View nearly 60,000 amazing works of art at the Detroit Institute of the Arts. 100 galleries are filled with sculptures, paintings, and other artworks that will fascinate. The Thinker, the famous sculpture by Auguste Rodin is placed near the entrance. Permanent collections in the museum include Islamic, Flemish, pre-Columbian, European, African, Asian, and American art. Cultural events are held throughout the year at the auditorium and recital hall.
This small history museum features interesting exhibits about Detroit's history. Stroll down cobblestone, cedar block and brick streets past scale models of 19th Century shops in the Streets of Old Detroit exhibit. In the Doorway to Freedom exhibit you'll learn about the city's key role in the Underground Railroad that helped escaped slaves find freedom in Canada. You'll also learn about Detroit's emergence as an automobile manufacturing center, the history of the city's music scene, and so much more.
One of the world's largest museums of African American history and culture, this impressive building opened in 1997 and is named after the local doctor and activist who first established it. With 120,000 square feet (11148 meters) of exhibit space, the Charles H. Wright Museum includes several exhibit galleries, a research library, classrooms and a museum store. The anchor exhibit, “Of the People: The African American Experience,” uses Detroit's own history to tell the story of the African-American experience in the United States. Previously, much smaller incarnations of the museum existed, dating back to 1965.
It is just befitting for the former headquarters of Motown Records Corporation to be a repository of this famous label. Motown Museum is an integral part of Detroit's cultural landscape and the country's musical legacy. Chronicling the most reputed African-American record labels in the nation where musical legends such as The Supremes, Smokey Robinson, Temptations, Funk Brothers and Gladys Knight became stars, it is a true ode to music that inspired generations of music lovers.
One of the many spirited attractions in downtown Detroit, Comerica Park is an extensive verdant field which has been a host to some iconic sporting events and concerts in the past. Named after the bank whose funds made its creation possible, Comerica Park overlooks some of the soaring high-rises residing in the city's downtown. Home ground of the Detroit Tigers, this sprawling ballpark is anything but a run-of-the-mill, neighborhood stadium. Strewn across its course are glorious tiger statues, a baseball-themed Ferris wheel, and the enormous Chevrolet Fountain. Hence, Comerica Park harbors a lively, further amplified by enthusiastic cheers and celebrations when the Tigers hit a home run. The ballpark is also home to the Big Cat Court, which offers a wealth of delectable foods like pretzels, deli sandwiches, French fries, Chicago-style hot dogs and more.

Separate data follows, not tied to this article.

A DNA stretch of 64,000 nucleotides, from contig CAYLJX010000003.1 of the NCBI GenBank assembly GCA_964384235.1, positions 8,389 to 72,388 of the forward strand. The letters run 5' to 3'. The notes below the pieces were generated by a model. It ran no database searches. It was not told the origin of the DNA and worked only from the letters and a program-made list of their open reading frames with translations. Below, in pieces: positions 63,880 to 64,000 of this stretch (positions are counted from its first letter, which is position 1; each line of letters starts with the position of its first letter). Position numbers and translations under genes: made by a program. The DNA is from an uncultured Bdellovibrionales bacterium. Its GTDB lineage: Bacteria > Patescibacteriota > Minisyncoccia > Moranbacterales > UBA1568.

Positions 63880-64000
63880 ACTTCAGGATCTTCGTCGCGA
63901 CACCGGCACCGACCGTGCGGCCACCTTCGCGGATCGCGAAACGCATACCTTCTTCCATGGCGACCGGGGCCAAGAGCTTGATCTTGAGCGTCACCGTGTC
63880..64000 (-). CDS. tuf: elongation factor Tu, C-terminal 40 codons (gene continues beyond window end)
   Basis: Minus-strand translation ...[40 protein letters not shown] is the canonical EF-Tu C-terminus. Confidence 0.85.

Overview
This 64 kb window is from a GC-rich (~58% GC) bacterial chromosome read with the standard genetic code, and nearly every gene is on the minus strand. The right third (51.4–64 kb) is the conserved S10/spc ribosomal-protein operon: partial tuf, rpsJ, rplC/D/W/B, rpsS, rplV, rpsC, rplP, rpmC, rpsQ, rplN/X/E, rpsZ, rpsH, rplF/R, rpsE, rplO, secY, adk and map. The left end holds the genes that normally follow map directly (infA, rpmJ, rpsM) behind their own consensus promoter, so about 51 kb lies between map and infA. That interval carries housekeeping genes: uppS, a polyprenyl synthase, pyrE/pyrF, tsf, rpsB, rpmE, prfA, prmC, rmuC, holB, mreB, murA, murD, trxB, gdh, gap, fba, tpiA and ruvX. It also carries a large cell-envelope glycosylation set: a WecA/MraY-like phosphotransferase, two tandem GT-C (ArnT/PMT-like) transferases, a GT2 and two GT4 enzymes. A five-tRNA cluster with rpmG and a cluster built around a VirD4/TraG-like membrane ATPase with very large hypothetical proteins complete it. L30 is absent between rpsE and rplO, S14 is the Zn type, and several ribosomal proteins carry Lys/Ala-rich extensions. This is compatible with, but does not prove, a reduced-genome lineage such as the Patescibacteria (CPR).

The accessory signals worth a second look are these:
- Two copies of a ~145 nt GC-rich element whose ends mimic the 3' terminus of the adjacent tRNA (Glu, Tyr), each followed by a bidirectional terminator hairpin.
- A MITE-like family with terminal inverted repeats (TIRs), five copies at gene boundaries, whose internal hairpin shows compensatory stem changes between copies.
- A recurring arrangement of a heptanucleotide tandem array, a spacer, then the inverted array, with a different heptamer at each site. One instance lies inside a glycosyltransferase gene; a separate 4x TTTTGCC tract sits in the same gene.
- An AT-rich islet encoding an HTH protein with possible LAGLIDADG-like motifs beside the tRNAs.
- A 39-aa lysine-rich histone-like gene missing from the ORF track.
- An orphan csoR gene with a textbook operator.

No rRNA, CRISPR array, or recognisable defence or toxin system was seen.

The National Football League's Detroit Lions played outside the city at the Pontiac Silverdome since abandoning Detroit's Tiger Stadium at the end of the 1974 season. In 2002, The Lions moved back to the city and into their new digs at Ford Field, a massive 65,000-seat stadium of steel and glass in the city's downtown entertainment district. Besides sporting events, the facility holds concerts, banquets, corporate events and other special events as well.
This gigantic concrete expanse at the foot of Woodward Avenue stretches from Jefferson Avenue to the Detroit River. Designed in the 1960s as a civic space by Isamu Noguchi, it includes his unusual twisted spire and fountain. The plaza has a stage and amphitheater and is used for riverfront festivals on summer weekends, the Detroit Jazz Festival, and ice skating in winter. Hart Plaza provides access to a riverfront walkway; it's a favorite spot for fishing and it has a beautiful view of Canada across the river.
A spacious and splendid banquet hall housed within the Westin Book Cadillac Hotel, the Esquire Room can accommodate a large audience with much ease. Designed in an elegant style, it hosts many corporate events and retreats. The catering for these events, of course, is handled by the expert staff at the hotel itself and they leave no room for disappointment with their impeccable service.
Located in the basement of Saint Andrew's Hall, the Shelter is a live music and DJ performance venue. This cellar venue hosts more intimate concerts. Almost every night of the week you will get a taste of the up-and-coming bands in town. On nights where there is no live music you can listen to alternative rock and punk. Some of the city's most famous bands started performing in this basement venue.
Hip hop, dancehall and electro, if you want to rock to these tunes and more, then come on over to Saint Andrew's Hall where DJ Godfather and Paul Martindale perform. You can also party with the likes of Bowling for Soup and Still Never Fading. The stylish interiors and the state-of-art facilities enliven every event in this eclectic music venue. Throw a party for your friends here or simply come by for some refreshing entertainment!
TCF Center, also known as Cobo Center and Cobo Hall, is a spacious convention center located on the Detroit waterfront. It boasts 24,000,000 square feet (222967 square meter) of open floor space. The hall has witnessed several international music and sports events in the past. The Center has also played host to some prestigious events like the International G-7 Job Summit and the annual North American International Auto Show. Besides the massive floor space, the Center also comprises several banquet rooms and 80 meeting halls. Event catering is exclusively provided by the Center. Ample parking space is available.